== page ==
To learn more about this study, you or your doctor may contact the study research staff using the contact information provided by the sponsor.

Please refer to this study by its ClinicalTrials.gov identifier (NCT number): NCT03880383


Contacts
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Contact: Bahar Kasaai, PhD 514-934-1934 ext 23578 bahar.kasaai@mail.mcgill.ca
Contact: Hana Macdougall, MSc 514-934-1934 ext 23578 hana.macdougall@muhc.mcgill.ca

Locations
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Canada, British Columbia
Child Health BC, BC Children's Hospital, UBC Recruiting
Vancouver, British Columbia, Canada, V5Z 2X8
Principal Investigator: Maureen O'Donnell, MD         
Sub-Investigator: Bill McKellin, PhD         
Sub-Investigator: Jean-Paul Collet, PhD, MD         
Sub-Investigator: Theresa McElroy, PhD         
Sub-Investigator: Anton Miller, MD         
Sub-Investigator: Tammie Dewan, MD         
Canada, Manitoba
Specialized Services for Children and Youth (SSCY) Centre Recruiting
Winnipeg, Manitoba, Canada, R3E 3G1
Contact: Shayna Pierce       spierce@rccinc.ca   
Principal Investigator: Kristy Wittmeir, PhD         
Principal Investigator: Ana Hanlon-Dearman, MD         
Principal Investigator: Gina Rempel, MD         
Canada, Nova Scotia
Izaak Walton Killam (IWK) Health Centre Recruiting
Halifax, Nova Scotia, Canada, B3K 6R8
Contact: Erin Aubrey, MSc       Erin.Aubrey@iwk.nshealth.ca   
Principal Investigator: Jillian Filliter, PhD         
Principal Investigator: Patrick McGrath, PhD         
Principal Investigator: Tracy Kitch         
Canada, Quebec
Research Institute of McGill University Health Centre, Montreal Children's Hospital Recruiting
Montréal, Quebec, Canada, H4A 3J1
Sub-Investigator: Hema Patel, MD         
Sub-Investigator: Mayada Elsabbagh, PhD         
Principal Investigator: Majnemer Annette, PhD         
Sponsors and Collaborators
McGill University Health Center
Canadian Institutes of Health Research (CIHR)
University of Alberta
Investigators
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Principal Investigator: Annette Majnemer, PhD Research Institute of McGill University Health Centre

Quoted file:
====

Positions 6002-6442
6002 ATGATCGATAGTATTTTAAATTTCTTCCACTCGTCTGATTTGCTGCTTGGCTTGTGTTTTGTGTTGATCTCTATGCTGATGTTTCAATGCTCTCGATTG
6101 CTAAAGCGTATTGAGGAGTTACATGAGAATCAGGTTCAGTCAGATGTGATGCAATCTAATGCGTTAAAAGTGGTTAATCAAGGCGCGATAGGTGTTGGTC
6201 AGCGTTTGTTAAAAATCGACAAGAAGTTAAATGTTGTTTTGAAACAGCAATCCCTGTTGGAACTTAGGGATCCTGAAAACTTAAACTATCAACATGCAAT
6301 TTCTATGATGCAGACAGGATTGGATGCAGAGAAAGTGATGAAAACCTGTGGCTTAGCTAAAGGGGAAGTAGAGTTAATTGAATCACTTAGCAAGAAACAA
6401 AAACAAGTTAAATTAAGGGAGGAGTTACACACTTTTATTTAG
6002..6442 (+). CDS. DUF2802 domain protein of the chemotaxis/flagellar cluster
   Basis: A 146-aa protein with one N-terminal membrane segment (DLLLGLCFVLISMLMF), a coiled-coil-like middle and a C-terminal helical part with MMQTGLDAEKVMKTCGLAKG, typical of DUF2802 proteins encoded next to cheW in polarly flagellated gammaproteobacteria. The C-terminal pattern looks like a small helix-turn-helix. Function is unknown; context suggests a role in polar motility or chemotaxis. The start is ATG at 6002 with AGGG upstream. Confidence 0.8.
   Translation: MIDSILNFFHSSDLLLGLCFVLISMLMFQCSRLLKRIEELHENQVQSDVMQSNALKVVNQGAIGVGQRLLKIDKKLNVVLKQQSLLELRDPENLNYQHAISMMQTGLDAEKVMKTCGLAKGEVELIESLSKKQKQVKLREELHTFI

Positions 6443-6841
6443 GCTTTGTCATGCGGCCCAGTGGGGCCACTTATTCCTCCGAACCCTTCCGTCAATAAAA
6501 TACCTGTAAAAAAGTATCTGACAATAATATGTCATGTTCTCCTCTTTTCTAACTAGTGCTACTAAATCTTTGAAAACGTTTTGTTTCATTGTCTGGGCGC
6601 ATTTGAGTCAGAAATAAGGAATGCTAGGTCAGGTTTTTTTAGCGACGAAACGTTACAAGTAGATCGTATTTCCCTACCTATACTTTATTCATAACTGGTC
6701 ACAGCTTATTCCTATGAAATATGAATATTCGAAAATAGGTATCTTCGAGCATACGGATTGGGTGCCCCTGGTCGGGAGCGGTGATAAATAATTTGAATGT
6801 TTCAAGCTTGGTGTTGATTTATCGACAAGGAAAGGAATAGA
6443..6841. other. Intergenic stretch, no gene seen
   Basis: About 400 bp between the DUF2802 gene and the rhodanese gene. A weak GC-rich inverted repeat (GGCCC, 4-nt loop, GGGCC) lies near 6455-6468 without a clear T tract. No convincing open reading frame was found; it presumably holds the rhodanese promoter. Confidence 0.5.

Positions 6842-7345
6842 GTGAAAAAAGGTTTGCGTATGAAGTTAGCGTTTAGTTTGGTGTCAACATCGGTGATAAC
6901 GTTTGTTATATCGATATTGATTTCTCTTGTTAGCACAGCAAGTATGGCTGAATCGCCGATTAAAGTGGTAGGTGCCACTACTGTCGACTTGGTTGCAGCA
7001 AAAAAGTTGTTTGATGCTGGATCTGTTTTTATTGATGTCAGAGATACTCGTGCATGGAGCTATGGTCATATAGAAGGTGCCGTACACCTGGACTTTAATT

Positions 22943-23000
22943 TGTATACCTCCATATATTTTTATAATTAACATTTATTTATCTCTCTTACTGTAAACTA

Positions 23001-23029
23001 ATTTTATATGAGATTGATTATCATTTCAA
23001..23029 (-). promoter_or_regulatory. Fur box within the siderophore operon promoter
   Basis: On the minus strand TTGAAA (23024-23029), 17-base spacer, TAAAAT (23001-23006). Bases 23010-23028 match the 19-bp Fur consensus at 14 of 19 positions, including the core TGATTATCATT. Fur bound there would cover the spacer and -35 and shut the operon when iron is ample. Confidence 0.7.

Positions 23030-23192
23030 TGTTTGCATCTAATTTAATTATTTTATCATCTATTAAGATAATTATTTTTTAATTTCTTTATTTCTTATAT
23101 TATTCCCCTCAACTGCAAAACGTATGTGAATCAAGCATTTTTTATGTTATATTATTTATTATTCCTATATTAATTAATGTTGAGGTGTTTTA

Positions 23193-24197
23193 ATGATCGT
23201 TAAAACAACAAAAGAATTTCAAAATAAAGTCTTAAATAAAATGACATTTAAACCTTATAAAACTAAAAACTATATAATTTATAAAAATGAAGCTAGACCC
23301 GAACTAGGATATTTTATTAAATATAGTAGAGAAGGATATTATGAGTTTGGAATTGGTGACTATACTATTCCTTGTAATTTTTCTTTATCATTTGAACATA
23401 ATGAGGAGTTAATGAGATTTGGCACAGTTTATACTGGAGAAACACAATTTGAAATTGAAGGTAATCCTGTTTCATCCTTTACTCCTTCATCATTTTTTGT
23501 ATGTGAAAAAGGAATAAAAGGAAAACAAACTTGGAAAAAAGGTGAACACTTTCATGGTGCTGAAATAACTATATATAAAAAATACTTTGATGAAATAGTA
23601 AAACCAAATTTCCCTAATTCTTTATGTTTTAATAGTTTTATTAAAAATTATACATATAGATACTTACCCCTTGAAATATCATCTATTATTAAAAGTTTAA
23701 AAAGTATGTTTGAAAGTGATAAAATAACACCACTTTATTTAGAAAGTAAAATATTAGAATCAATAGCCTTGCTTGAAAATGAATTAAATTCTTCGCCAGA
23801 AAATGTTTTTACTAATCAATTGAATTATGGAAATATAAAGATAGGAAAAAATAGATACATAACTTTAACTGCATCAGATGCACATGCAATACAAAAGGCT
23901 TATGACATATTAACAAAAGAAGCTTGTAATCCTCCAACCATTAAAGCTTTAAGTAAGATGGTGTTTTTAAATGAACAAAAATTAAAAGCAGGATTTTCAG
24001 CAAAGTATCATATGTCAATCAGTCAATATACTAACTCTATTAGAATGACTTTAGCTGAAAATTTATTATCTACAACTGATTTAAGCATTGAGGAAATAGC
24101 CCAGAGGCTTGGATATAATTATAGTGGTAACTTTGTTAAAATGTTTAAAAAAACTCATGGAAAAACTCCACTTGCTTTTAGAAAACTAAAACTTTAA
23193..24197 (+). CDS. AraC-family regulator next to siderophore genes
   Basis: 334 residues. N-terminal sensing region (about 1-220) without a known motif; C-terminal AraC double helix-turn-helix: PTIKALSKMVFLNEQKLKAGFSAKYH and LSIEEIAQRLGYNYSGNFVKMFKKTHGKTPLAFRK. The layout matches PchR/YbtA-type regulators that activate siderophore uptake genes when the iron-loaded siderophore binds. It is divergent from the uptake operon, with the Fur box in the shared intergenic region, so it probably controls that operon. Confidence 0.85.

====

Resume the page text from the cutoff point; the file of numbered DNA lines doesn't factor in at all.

Principal Investigator: Maureen O'Donnell, MD Provincial Health Services Authority
  Study Documents (Full-Text)

Documents provided by Annette Majnemer, McGill University Health Center:
Study Protocol  [PDF] October 12, 2018


Publications:
Mazer, B., Majnemer, A., and Shevell M., Service utilization and health promotion of children with neuro-developmental disabilities. Neurodevelopmental disabilities: Clinical and scientific foundation, 2009: p. p. 426-441.
Kiresuk, T.J., Smith A., and Cardillo J.E. , Goal attainment scaling: Applications, theory, and measurement. Psychology Press, 2014.
Abidin, R.R., PARENTING STRESS INDEX (4th ed.). 2012: Lutz, FL: PAR.
Koren PE, D.N., Friesen BJ. , Measuring empowerment in families whose children have emotional disabilities: a brief questionnaire. Rehabilitation Psychology, 1992. 37(4): p. 305.
Ohan JL, L.D., Johnston C., The Parenting Sense of Competence scale: Evidence of a stable factor structure and validity. Canadian Journal of Behavioural Science/Revue canadienne des sciences du comportement, 2000 Oct. 32(4): p. 251.
Ware JE, S.K., Kosinski M, Gandek B, SF-36 HEALTH SURVEY MANUAL AND INTERPRETATION GUIDE, M.T.H.I. Boston, New England Medical Center, Editor. 1993.
Borgatti SP, E.M., Freeman LC, Ucinet for Windows: Software for Social Network Analysis, M.H.-A.T. Cambridge, Editor. 2002.

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Responsible Party: Annette Majnemer, Professor - School of Physical & Occupational Therapy. Vice Dean - Education, Faculty of Medicine, McGill University Health Center
ClinicalTrials.gov Identifier: NCT03880383     History of Changes
Other Study ID Numbers: 2017-3159
First Posted: March 19, 2019    Key Record Dates
Last Update Posted: March 19, 2019
Last Verified: March 2019
Individual Participant Data (IPD) Sharing Statement:
Plan to Share IPD: Undecided

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Studies a U.S. FDA-regulated Drug Product: No
Studies a U.S. FDA-regulated Device Product: No

Keywords provided by Annette Majnemer, McGill University Health Center:
brain-based developmental disorders
child development
preschool skills and development
parenting stress
parenting mental health
coaching intervention
online education
parent peer support
developmental delay

Additional relevant MeSH terms:
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Disease
Autism Spectrum Disorder
Developmental Disabilities
Pathologic Processes
Child Development Disorders, Pervasive
Neurodevelopmental Disorders
Mental Disorders